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Hundreds of thousands of dead fish wash up in New Jersey

Hundreds of thousands of fish, commonly known as peanut bunker fish, have washed up dead in a New Jersey creek. Continue reading ...

Poor security ‘aided’ Ashley Madison hack

The Ashley Madison dating site had "inadequate" security systems and used fake icons to make people think it was safe, reveals a report. Continue reading ...

New approach to determining how atoms are arranged in materials

Researchers have developed a novel approach to characterizing how atoms are arranged in materials, using Bayesian statistical methods to glean new insights into the structure of materials. The work should inform the development of new materials for use in a variety of applications. Continue reading ...

Wikileaks criticised on sensitive data

Wikileaks has been criticised for not doing enough to screen sensitive information found in documents released via the site. Continue reading ...

Rising temperatures could accelerate radiation induced DNA effects in marine mussels

Increased sea temperatures could have a dramatic effect on radiation-induced damage in marine invertebrates, a new study suggests. Continue reading ...

Image of the Day: Vigilant Sleeper

Eastern pygmy possums (Cercartetus nanus) can sense potential threats even when they're asleep, scientists show. Continue reading ...

New insights into the relationship between erosion and tectonics in the Himalayas

Earth's climate interacts with so called surface processes -- such as landslides or river erosion -- and tectonics to shape the landscape that we see. In some regions, the sheer force of these processes has led scientists to believe that they may even influence the development of tectonics. Scientists have now disproved this assumption. Continue reading ...

Most nations lack ability to deal with invasive species

Most countries in the world have little capacity to deal effectively with invasive species, a study suggests. Continue reading ...

Are you rubbish at recycling?

There has been a massive spike in the amount of recycling that gets rejected. Continue reading ...

Buses battle it out on test track

BBC News visits an annual bus competition designed to test handling and fuel efficiency, which helps a UK bus group choose the next generation of vehicles. Continue reading ...

Expecting the worst increases side-effects in breast cancer patients on hormone therapies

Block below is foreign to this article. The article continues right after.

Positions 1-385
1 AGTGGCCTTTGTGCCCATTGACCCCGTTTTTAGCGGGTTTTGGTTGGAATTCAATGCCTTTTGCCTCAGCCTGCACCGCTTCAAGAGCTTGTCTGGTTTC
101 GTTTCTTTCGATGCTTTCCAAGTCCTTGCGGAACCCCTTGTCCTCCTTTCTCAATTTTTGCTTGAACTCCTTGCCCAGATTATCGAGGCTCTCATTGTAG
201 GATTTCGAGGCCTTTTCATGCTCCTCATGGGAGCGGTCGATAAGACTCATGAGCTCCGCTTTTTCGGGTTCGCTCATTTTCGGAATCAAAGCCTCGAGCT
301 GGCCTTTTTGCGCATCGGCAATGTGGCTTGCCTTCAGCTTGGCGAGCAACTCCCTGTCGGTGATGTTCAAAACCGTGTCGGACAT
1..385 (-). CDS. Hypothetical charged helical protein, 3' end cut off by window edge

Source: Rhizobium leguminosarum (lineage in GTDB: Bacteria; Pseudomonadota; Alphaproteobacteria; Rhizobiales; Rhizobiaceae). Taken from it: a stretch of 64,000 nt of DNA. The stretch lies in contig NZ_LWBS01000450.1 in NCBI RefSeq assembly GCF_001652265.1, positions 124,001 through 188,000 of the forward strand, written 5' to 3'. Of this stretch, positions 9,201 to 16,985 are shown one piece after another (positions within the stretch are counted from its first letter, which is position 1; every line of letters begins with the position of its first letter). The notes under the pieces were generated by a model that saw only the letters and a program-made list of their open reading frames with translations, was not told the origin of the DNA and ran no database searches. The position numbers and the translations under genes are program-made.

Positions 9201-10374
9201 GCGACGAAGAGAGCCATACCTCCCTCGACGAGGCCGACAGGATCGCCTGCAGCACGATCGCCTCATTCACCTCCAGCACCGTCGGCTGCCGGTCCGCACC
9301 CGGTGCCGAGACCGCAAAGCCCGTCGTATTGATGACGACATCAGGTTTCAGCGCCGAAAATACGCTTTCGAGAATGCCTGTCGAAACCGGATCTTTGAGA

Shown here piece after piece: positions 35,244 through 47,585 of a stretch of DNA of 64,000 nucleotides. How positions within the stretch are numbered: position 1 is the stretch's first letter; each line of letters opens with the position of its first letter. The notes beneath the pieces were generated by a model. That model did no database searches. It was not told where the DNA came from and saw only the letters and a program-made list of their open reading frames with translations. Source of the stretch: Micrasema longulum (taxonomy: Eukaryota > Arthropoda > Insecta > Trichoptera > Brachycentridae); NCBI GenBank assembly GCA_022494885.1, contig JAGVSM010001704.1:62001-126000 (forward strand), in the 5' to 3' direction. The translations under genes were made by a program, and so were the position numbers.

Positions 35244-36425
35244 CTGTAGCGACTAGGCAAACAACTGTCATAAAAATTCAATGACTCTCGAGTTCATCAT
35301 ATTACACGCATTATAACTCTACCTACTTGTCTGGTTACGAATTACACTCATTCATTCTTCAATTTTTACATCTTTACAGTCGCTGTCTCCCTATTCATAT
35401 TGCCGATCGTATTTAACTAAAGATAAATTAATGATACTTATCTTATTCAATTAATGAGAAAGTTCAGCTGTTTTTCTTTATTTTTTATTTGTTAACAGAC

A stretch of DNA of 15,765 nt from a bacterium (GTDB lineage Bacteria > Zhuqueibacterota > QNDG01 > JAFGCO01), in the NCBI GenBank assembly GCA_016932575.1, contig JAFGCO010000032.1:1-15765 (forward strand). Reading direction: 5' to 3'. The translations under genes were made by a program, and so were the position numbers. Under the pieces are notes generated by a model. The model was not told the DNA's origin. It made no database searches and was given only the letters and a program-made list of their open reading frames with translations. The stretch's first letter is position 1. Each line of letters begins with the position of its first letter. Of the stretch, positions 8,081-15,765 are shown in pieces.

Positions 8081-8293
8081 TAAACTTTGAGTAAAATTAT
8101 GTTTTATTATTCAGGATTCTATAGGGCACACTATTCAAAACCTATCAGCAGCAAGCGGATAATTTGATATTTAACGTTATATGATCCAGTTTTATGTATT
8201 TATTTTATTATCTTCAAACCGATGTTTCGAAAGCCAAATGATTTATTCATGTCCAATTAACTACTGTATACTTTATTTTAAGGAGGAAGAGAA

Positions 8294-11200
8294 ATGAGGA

A study of women receiving hormone therapies such as tamoxifen as part of their treatment for breast cancer has found that the number and seriousness of side effects they experienced were influenced by their expectations. The study found that women who had higher expectations of suffering more and worse side-effects before their treatment began did, in fact, experience more after two years of adjuvant hormone therapy. Continue reading ...

New badger culling trials given go ahead across England

Badger culls are to be carried out in five new areas of England in a bid to control bovine TB, the BBC learns. Continue reading ...

Epidemiologist Who Helped Eradicate Smallpox Dies

Donald Henderson, who led the World Health Organization’s fight against the disease in the 1960s and ’70s, has passed away at age 87. Continue reading ...

Who’s bugging you?

After the New Zealand rugby team discover a listening device in their Sydney hotel meeting room, we examine just how much spying technology has advanced in recent years. Continue reading ...

Can political apps send more young people to the polls?

Will smartphone apps encourage more young people to go to the polls?Tinder for Politics/ Can apps encourage young people to vote? Continue reading ...

‘Cyclops’ beetles hint at solution to ‘chicken-and-egg’ problem in novel trait evolution

Beetles with cyclops eyes have given scientists insight into how new traits may evolve through the recruitment of existing genes -- even if these genes are already carrying out critical functions. Continue reading ...